Two male women's boxing coaches, one of them a former top amateur champion, have been suspended after an incident at a GB training camp in Portsmouth. Head coach Mick Gannon and assistant Chris Bessey have been relieved of their duties by the Amateur Boxing Association of England pending a disciplinary hearing next month. The ABA chairman Keith Walters confirmed to The Independent on Sunday that the pair are now "on gardening leave" but declined to discuss details of the alleged offence except to say that it did not involve any sexual harassment. I understand the incident followed an alleged drinking bout. Both are ex-servicemen. Gannon is a former Army PTI, and Bessey, who won six ABA titles at welterweight and light-middleweight, is a former warrant officer and Army coach who was awarded the MBE for services to boxing. In September, they were in charge of the women's Olympic squad team who returned from the World Championships in Barbados with two silver medals. Their suspensions follow those of two British Olympic gymnastics coaches, Andrei Popov and Sergei Sizhanov, who were sent home after an alleged drunken bar brawl at last weekend's World Championships in Rotterdam.
Mills can get FA shipshape
The Football Association's blatantly self-interested decision to abolish the rule barring candidates from within the game to succeed Lord Triesman as chairman may have displeased sports minister Hugh Robertson, who wants a fully independent candidate, but it opens the way for a man who surely would have the full approval of the Government. Step forward – please – Sir Keith Mills, one of the architects of London's 2012 victory as Seb Coe's deputy – a role he now fulfils on the organising committee. Freed of his America's Cup commitments since the withdrawal of Team Origin, with whom he won the Clipper round-the-world race in 1999, the entrepreneurial Mills, 60, has proved himself a popular and able figure in global sport. A Tottenham Hotspur director, he is on England's 2018 World Cup bid team, alongside Lord Coe, as an executive director. The founder of Air Miles, he would bring much-needed commercial and political nous, and some order to the chaos at the FA, whose list of candidates include acting chairman Roger Burdon, Sir Alan Sugar, Tesco chief executive Sir Terence Leahy and former Arsenal vice-chairman David Dein. Mills clearly is better qualified to run the FA, especially if England win the bid and a World Cup needs organising.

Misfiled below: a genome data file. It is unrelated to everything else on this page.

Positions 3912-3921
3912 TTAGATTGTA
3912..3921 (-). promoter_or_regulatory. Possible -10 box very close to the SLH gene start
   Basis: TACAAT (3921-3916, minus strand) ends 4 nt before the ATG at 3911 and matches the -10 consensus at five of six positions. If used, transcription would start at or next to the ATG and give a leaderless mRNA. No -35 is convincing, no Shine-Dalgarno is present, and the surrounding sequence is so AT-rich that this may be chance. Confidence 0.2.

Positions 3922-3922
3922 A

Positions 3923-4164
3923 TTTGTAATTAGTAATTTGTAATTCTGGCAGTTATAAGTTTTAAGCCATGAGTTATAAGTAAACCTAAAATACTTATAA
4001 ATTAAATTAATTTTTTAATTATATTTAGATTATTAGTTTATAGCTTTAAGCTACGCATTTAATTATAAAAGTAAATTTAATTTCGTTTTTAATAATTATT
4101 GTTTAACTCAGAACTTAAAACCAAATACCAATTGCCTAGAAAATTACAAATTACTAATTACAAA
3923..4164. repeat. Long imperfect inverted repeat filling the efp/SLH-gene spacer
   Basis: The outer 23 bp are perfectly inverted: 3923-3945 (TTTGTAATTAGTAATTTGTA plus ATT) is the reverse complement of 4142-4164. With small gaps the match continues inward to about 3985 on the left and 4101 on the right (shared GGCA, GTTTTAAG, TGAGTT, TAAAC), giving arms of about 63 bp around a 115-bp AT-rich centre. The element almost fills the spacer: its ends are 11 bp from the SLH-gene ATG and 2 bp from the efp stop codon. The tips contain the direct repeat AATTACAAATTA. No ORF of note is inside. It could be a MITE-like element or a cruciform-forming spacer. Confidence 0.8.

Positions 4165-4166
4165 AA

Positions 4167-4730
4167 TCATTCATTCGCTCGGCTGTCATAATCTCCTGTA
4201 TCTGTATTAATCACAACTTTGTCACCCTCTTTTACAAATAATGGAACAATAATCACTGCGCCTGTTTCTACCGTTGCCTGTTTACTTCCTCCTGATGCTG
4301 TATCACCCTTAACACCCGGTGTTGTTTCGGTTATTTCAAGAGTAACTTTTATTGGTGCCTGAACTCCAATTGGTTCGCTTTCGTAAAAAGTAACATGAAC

Tessa's Indian summer camp
It wasn't just home advantage that enabled India to win so many medals in the Commonwealth Games. More like an away game in east London. Scores of athletes prepared at Tessa Sanderson's brilliant Newham Academy last summer, among them 17 medal-winners. The result was that India won as many medals in these Games as they had in their previous 18. The Olympic javelin champion worked with the Indian High Commission and Rahuld Pawar, strategic director of the Indian Sports Federation, to provide the athletes with coaching expertise and top-level competition. "We are hoping to repeat this before 2012," says Sanderson, hailed as a sporting goddess in India but, sadly, largely overlooked by those who run British sport. Her academy goes from strength to strength – "we are having to turn away people because we don't have the funding" – as does the new Tessa Sanderson Foundation and her regular 5km runs through West Ham Park. More than 1,700 took part in this year's Newham Classic 10km, which she is organising again on 10 April next year. Further details from tsfa.co.uk.
Naz throws hat back in ring
Former world featherweight champ Naseem Hamed is making a comeback to boxing – as a manager. He revealed to me last night that he has signed the light-heavyweight Callum Johnson, a member of GB's 2012 Olympic squad who won a gold medal at the Commonwealth Games in Delhi. Naz, 36, says: "I have missed the buzz in boxing. I believe Callum will help bring the excitement back." Johnson, 25, will make his debut on Frank Warren's World Championship bill in Glasgow on 4 December.
Three-D Day in Manchester
David Haye's fight with Audley Harrison on 13 November on Sky Box Office will be the first World Heavyweight Championship to be shown in 3D. Haye is 8-1 on, which suggests the bookies think Audley, 39 last week, is a one-dimensional fighter. But several good judges are convinced he will upset the odds.Reuse content